“Forsaken Angels” Author Lobbies Congress to Grant WWI Nurses Army Commissions


Royal Oak resident and veteran journalist Michael W. R. Davis has a personal connection to his latest book, “Forsaken Angels: In Their Own Words.” He’s now hoping it will help rally support for granting World War I nurses, like his mother Laura, posthumous military commissions.

A Kentucky son, Davis was born in 1931 to parents Laura and Erle. After graduating from Louisville Male High School, he went on to study history at Yale and later moved to Miami, where he stumbled into a life of journalism. He would go on to have bylines in Business Week, Time, Life, Huffington Post, and author 18 non-fiction books.

Mike, Yale student 1951, Louisville, with his mother, Laura

After retiring from Ford, where he spent 25 years as a public relations director, Davis worked as an executive at the Detroit News and spent five years as executive director of the Detroit Historical Society.

His father Erle was a newspaper man too, although Davis never saw himself as following in his footsteps.

Laura G. Huckleberry, Reserve Nurse, US Army, May 1917 Passport Photo

Erle was working at the Chicago Tribune in the midst of World War I. He would later join the effort, too. He was dating Laura Huckleberry, a nurse for the Northwestern University hospital unit No. 12. In May of 1917, Laura’s unit received orders that they were headed to France to support a 500-bed base hospital. She and her unit would continue to serve overseas until the end of the war, over a year and a half later.

During their time apart, Laura and Erle penned hundreds of letters to each other, detailing the highs and lows of love and war. “My dad with his never-lost sense of story, he had retained all those letters,” Davis says.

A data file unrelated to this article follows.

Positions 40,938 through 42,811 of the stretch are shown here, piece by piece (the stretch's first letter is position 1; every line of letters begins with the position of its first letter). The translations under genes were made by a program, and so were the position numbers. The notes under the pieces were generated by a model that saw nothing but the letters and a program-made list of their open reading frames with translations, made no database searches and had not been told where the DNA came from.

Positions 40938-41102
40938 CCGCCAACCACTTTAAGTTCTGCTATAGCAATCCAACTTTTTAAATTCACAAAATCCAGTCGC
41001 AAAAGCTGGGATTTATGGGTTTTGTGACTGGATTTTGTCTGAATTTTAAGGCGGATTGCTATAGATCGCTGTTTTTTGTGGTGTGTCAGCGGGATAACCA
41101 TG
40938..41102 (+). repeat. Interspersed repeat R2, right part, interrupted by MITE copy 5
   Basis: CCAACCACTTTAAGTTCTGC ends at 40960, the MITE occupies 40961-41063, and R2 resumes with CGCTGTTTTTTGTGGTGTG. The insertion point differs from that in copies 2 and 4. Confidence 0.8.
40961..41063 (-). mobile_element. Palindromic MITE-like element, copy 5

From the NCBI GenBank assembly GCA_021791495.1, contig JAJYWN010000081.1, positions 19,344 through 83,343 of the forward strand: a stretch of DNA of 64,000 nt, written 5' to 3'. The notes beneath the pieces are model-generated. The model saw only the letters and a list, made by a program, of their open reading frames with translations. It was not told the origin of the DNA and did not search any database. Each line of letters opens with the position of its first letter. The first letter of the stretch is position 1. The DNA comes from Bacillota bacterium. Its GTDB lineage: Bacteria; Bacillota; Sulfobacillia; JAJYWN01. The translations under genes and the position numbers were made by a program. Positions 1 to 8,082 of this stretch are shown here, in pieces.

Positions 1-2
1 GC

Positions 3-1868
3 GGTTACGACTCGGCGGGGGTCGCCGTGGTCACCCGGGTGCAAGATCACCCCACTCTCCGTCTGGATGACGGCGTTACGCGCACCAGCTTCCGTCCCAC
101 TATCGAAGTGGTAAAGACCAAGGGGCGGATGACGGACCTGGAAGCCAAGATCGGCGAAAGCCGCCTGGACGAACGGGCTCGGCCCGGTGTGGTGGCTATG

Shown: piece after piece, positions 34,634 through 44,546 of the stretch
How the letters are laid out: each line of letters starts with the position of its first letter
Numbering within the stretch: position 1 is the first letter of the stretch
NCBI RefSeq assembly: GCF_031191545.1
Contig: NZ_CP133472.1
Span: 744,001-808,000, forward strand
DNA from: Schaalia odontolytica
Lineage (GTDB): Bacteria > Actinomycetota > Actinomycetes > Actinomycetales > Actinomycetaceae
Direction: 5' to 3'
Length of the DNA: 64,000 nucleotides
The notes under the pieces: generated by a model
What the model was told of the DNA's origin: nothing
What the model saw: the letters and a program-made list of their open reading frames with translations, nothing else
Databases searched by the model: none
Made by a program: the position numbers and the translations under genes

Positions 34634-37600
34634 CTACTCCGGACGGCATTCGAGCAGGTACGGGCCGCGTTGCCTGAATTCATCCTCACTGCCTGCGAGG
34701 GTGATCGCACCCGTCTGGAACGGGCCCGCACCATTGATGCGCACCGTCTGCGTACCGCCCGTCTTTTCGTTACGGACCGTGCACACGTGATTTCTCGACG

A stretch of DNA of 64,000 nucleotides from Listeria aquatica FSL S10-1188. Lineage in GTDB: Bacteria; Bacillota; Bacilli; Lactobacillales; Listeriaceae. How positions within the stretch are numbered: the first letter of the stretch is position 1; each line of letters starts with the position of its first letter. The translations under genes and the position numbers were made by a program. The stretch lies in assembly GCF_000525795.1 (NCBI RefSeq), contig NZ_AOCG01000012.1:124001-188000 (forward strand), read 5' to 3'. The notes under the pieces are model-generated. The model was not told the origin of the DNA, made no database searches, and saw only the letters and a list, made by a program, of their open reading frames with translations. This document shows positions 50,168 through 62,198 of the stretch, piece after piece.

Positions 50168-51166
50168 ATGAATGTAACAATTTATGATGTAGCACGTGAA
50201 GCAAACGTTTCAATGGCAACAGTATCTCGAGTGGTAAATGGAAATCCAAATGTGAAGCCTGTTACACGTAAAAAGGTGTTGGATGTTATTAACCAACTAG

A decade after she died, Laura’s diary was found stuck behind the drawer of an old wooden dresser. This gave her son the idea to tell her story.

“It was a very hard story for me to tell, to write about your mother,” says Davis. “You know, how do you write about your mother?”

He started by gathering as much material as he could. The Northwestern archives served as an indispensable source for supporting documents and relevant information. “Just her letters wouldn’t have done it.”

While the supporting documents are helpful, and include relevant news articles and diaries of other doctors and nurses in the unit, it is Laura’s letters to Erle that tell the real story in Forsaken Angels.

“It’s more than just a diary of World War I nurses, there’s far more to it than that. It’s ultimately a love story, a wartime love story, unusual in that respect,” says Davis. “It tells so much about the times. It’s a social history.”

Laura was also part of the journalism business without ever penning a published word. “He would get stuff out of her letters and walk it right over to the Chicago Tribune,” Davis says of his parents.

One instance Davis outlines, before the war, a boat tipped over and drowned many people. Laura was one of the Red Cross nurses sent to treat patients and recover the bodies.

“She went to the telephone and called dad to tip him off about this,” according to Davis. “And the same thing happens during the war.”

“Her fellow nurses were not just in the abstract but they were her roommates, her closest friends who were killed.”

Davis is now using the words of Forsaken Angels to rally support from both the community and Congress to posthumously grant these World War I nurses Army commissions.

“There’s a bigger national story because of the way these nurses were treated. They were treated as second-class citizens.”

Davis’ mother was a chief ward nurse. He estimates that her modern rank would be that of a captain or major. “It’s the kind of thing in my view no one should be against. Because there’s no cost. It’s not like you’re going to give them veteran benefits. That’s not the wish. It’s to posthumously grant them the commissions.”

Last known picture of Erle and Laura – Easter 1957, Florida.

Davis has sent letters to members of Congress including Mike Bishop, Debbie Stabenow, John Yarmuth, Mitch McConnell, and others. So far, he’s yet to make progress on convincing a member of Congress to introduce the symbolic gesture for a vote.

“I just thought I’d plant the idea and see what happens,” Davis said. “Somebody will grab it and run.”

“Forsaken Angels: In Their Own Words” is now available online via Amazon.